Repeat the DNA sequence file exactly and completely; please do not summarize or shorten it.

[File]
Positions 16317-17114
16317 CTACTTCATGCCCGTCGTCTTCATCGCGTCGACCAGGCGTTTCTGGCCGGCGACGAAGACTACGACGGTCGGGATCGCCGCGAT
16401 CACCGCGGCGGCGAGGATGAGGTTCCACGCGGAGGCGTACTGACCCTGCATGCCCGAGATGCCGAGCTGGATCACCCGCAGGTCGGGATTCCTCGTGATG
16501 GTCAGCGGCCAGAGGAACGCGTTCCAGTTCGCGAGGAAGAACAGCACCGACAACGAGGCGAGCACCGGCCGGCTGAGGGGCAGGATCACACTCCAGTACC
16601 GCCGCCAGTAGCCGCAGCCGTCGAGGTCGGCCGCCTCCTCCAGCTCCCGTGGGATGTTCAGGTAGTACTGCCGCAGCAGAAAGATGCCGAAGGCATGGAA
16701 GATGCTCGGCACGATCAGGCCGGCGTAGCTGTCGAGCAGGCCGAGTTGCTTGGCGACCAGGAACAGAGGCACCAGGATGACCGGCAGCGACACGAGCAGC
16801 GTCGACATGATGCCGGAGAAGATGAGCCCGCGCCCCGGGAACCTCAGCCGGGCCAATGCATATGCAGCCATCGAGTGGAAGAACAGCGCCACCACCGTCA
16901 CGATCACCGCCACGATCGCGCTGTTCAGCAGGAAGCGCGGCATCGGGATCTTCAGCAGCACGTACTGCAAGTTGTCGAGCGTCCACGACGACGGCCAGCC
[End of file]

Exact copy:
Positions 16317-17114
16317 CTACTTCATGCCCGTCGTCTTCATCGCGTCGACCAGGCGTTTCTGGCCGGCGACGAAGACTACGACGGTCGGGATCGCCGCGAT
16401 CACCGCGGCGGCGAGGATGAGGTTCCACGCGGAGGCGTACTGACCCTGCATGCCCGAGATGCCGAGCTGGATCACCCGCAGGTCGGGATTCCTCGTGATG
16501 GTCAGCGGCCAGAGGAACGCGTTCCAGTTCGCGAGGAAGAACAGCACCGACAACGAGGCGAGCACCGGCCGGCTGAGGGGCAGGATCACACTCCAGTACC
16601 GCCGCCAGTAGCCGCAGCCGTCGAGGTCGGCCGCCTCCTCCAGCTCCCGTGGGATGTTCAGGTAGTACTGCCGCAGCAGAAAGATGCCGAAGGCATGGAA
16701 GATGCTCGGCACGATCAGGCCGGCGTAGCTGTCGAGCAGGCCGAGTTGCTTGGCGACCAGGAACAGAGGCACCAGGATGACCGGCAGCGACACGAGCAGC
16801 GTCGACATGATGCCGGAGAAGATGAGCCCGCGCCCCGGGAACCTCAGCCGGGCCAATGCATATGCAGCCATCGAGTGGAAGAACAGCGCCACCACCGTCA
16901 CGATCACCGCCACGATCGCGCTGTTCAGCAGGAAGCGCGGCATCGGGATCTTCAGCAGCACGTACTGCAAGTTGTCGAGCGTCCACGACGACGGCCAGCC